Gadgets and Gaming at Computers in Libraries 2008!

If you’re going to be at Computers in Libraries 2008 on Sunday (April 6!!!), then stop by this cool new event (swiped from Aaron’s blog):

What: Gaming (& Gadgets!) Night
Where: CIL 2008, Jefferson Room
When: Sunday, April 6th, 5:30-8:00 pm
How much: FREE
Who: You and other people interested in gaming

Jenny Levine and I have given a few gaming workshops at past Computers in Libraries and Internet Librarian conferences. After the sessions we’ve opened up the room to anyone interested in playing some games and/or learning about gaming. It’s proven to be a popular and really fun time, so this year Information Today has turned the post-workshop gameplay into a featured event. With refreshments even!


Go read the full post here. I plan on being there!

SXSWi2008, Day 4: Closing Remarks

Title: Alternate Realities

Speaker: Jane McGonigal

Showed “The Lost Ring” – video preview of a game – you can find hundreds of screenshots of this video in flickr, looking for hidden clues

She focused on the game designer’s perspective on the future of happiness

Question – are you in the happiness business?

Our primary product soon will be happiness… (think experience)

Happiness is the new capital

four key principles of happiness:
1 satisfying work to do
2. experience of being good at something
3. time spent with people we like
4. chance to be a part of something bigger

Multiplayer games are the ultimate happiness engine

We can be good at something (in games) that we can’t do in real life

Games give you instant feedback (you never get a “great job at speaking – you gained one speaking experience point”)

better feedback all the time in games – we know how we’re doing

better community – we feel part of something

Quality of Life – for many gamers today, their gaming life is better than their real life.

Bad News:
multiplayer games – it’s like we invented the written word, and we decided to only create books – why are we chaining the game to a PC or console? Why not free it into the real world?

Real world game examples:
Chore Wars – you do household chores, you gain points
Zyked – video games are fun, excersising not so fun – they give points for excercise
Serios – give work mates points for doing stuff at work – helps you set priorities. And you can see where the virtual money is being spent… it shows connections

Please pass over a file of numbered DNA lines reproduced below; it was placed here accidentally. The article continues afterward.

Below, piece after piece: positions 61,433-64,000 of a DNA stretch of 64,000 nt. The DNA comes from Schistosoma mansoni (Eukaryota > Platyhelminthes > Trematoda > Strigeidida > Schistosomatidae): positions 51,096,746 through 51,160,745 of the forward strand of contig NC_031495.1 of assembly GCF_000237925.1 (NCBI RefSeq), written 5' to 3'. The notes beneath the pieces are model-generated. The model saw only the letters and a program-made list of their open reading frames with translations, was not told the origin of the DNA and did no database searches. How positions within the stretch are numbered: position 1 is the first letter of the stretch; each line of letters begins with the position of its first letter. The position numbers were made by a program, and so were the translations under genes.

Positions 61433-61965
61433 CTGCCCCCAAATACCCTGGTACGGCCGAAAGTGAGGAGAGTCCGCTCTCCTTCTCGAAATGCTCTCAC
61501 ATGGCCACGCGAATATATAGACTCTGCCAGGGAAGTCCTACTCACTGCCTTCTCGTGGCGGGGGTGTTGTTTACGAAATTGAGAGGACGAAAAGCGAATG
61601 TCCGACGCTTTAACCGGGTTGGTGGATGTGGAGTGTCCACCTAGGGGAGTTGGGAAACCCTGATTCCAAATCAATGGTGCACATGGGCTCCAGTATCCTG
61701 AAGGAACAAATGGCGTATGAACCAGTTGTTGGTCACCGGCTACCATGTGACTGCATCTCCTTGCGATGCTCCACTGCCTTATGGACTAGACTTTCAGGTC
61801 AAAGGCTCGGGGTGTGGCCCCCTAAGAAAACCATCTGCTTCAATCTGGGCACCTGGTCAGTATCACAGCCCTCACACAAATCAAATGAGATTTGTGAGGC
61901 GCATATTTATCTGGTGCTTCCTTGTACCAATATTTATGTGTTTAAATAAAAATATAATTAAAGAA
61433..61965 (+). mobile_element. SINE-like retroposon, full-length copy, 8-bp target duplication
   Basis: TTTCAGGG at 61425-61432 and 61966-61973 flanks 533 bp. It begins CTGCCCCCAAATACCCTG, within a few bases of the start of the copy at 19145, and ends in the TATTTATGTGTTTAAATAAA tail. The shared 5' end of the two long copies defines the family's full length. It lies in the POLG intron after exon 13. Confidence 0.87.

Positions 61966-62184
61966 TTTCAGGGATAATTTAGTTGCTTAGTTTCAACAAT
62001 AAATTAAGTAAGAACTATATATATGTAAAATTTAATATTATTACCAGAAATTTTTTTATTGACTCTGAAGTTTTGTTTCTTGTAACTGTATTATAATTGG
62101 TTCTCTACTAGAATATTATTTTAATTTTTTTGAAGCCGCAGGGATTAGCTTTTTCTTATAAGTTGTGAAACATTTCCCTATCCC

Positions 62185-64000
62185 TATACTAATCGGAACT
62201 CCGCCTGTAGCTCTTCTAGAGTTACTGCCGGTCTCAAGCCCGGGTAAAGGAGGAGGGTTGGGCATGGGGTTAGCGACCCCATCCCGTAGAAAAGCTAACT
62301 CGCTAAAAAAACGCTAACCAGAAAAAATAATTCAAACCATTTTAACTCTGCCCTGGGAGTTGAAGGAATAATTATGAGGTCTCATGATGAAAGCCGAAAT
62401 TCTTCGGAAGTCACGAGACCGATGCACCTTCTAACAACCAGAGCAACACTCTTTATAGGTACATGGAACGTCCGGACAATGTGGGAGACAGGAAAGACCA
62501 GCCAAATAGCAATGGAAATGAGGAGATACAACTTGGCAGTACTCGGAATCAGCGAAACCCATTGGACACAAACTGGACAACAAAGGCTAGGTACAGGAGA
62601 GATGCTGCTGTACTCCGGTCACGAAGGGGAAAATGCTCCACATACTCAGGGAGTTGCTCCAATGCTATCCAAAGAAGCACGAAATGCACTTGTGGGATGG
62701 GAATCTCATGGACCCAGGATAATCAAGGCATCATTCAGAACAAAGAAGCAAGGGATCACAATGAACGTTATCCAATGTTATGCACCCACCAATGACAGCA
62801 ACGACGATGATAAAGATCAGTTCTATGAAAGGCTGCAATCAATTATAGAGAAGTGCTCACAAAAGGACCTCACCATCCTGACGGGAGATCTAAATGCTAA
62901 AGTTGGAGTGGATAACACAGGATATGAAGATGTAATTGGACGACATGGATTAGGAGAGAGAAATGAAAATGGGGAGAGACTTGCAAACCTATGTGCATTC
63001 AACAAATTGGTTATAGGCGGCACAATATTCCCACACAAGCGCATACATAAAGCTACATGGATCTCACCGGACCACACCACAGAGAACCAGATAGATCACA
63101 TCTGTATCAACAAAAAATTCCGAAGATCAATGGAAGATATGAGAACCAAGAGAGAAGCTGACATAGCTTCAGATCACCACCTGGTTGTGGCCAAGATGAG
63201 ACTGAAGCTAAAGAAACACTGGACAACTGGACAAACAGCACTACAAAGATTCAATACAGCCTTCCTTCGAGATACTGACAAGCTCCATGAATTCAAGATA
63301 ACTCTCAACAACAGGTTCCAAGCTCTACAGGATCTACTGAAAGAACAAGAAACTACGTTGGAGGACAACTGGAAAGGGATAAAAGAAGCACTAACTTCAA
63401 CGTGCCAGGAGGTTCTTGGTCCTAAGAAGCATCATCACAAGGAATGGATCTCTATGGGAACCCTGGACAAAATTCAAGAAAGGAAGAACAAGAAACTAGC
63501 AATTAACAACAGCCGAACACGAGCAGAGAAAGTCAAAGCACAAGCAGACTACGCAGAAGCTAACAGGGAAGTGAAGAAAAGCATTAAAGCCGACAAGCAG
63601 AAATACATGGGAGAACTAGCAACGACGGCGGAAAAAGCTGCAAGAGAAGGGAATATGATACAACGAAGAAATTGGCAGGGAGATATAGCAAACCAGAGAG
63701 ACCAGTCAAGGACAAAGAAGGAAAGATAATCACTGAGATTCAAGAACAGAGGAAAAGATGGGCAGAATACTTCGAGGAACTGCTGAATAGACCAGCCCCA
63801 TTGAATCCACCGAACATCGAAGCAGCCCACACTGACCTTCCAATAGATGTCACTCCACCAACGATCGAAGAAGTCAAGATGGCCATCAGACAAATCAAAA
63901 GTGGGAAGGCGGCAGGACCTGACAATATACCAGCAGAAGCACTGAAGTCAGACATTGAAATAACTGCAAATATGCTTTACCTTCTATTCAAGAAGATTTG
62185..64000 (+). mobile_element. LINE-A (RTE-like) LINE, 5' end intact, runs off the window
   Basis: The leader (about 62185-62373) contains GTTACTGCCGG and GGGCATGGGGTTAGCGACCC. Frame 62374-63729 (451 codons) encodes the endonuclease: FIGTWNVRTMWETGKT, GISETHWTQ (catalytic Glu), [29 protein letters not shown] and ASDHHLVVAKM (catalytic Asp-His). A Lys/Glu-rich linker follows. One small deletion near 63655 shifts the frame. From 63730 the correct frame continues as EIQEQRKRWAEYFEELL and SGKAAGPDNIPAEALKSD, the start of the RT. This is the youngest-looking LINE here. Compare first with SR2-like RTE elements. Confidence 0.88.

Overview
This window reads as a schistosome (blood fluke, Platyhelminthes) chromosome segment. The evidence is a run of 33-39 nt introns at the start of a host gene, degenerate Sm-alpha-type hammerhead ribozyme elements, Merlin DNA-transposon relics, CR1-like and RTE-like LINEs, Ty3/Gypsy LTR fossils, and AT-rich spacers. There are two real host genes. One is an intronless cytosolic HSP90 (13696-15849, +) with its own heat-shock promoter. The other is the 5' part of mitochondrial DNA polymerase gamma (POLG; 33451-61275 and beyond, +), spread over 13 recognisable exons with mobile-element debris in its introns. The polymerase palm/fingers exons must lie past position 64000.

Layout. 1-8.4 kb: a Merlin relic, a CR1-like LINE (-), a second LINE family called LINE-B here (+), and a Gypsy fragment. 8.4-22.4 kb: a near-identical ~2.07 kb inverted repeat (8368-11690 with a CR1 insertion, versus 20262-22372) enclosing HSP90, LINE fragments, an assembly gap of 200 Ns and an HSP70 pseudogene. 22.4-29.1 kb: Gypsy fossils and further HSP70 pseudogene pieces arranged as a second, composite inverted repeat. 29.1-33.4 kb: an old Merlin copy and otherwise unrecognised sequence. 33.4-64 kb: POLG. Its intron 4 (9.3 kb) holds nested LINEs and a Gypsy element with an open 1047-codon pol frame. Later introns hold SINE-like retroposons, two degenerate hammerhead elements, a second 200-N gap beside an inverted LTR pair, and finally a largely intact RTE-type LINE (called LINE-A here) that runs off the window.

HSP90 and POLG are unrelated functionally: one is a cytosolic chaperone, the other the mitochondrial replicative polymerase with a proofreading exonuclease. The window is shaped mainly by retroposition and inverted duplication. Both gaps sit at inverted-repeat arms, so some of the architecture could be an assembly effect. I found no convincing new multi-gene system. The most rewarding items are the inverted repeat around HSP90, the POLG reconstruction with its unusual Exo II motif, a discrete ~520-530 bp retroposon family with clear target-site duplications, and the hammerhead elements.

Citizen Logistics – what if life were like a team activity? Treating everyday reality like a game by doing stuff in the real world

all these are in beta/alpha

to imagine the future, always look backwards

Soap analogy:
1931 – soap kills germs… it took many thousands of years to figure this out! Games are kind of like soap – we should be installing them everywhere. Instead of killing germs, we are killing boredom

Games kill alienation – for people who are socially challenged

games can kill depression by giving you community and a sense of purpose

She’s making the point that it’s not alternative reality – it’s alternate reality – still real, just alternate – another way of experiencing existence

World Without Oil as example – live your real life like this statement was true. People actually converted their cars to non-gas power and made videos of it. It sounds like a social activist kind of thing – figure out how this works, and attempt to do it. It lasted for 32 weeks.

It was alternate reality in real life

10 skills/terms in gaming that help amplify happiness…?

1. mobbability – ability to collaborate on large scales. Think crowd conrtol

2. cooperation radar – who would make good collaborators

3. ping quotient – ability to reach out to others in a network, easy to resspond to them

4. influency – adapt your persuasive abilities to different environments

5. multi capitalism – somem people want money, some want social capital, etc – different types of currency and how can you trade amongst the groups

6. protovation – rapid, fearless innovation – not worried about failing because you’re still learning

7. open authorship – think blogging. comfort with giving content away and knowing it will be changed. Also a design skill – knowing it won’t be broken when people change it

8. signal noise management – they hear lots of signals, and can sort it out

9. longbroading – ability to think in much broader systems

10 emergensight – spot patterns as they pop up

[aside – interestingly, these are all business-related skills or team-building skills with a game-based name…]

how do we start?

start with twitter

nike ipod – it gives you feedback, challenges by friends

sniff collars for dogs – the collar measures speed, “dog friends” etc in real life

Prius – “my car is a video game”

trackstick – records your gps locatin every 5 seconds

new brain scanner thing that shows when you’re tired, angry, etc while in a game

the important stuff:
– most of us in this room will be in the happiness business
– game designers have a huge head start (think experience in gaming, in web, in real life)
– important because they signal the desire, need and opportunity for all of us to redesign reality for real quality of life


Q on how much is good. some people are breaking their broken reality with gaming. Also – some have perfectly happy, normal lives. We won’t replace face-to-face – no online story. It’s about real life stuff.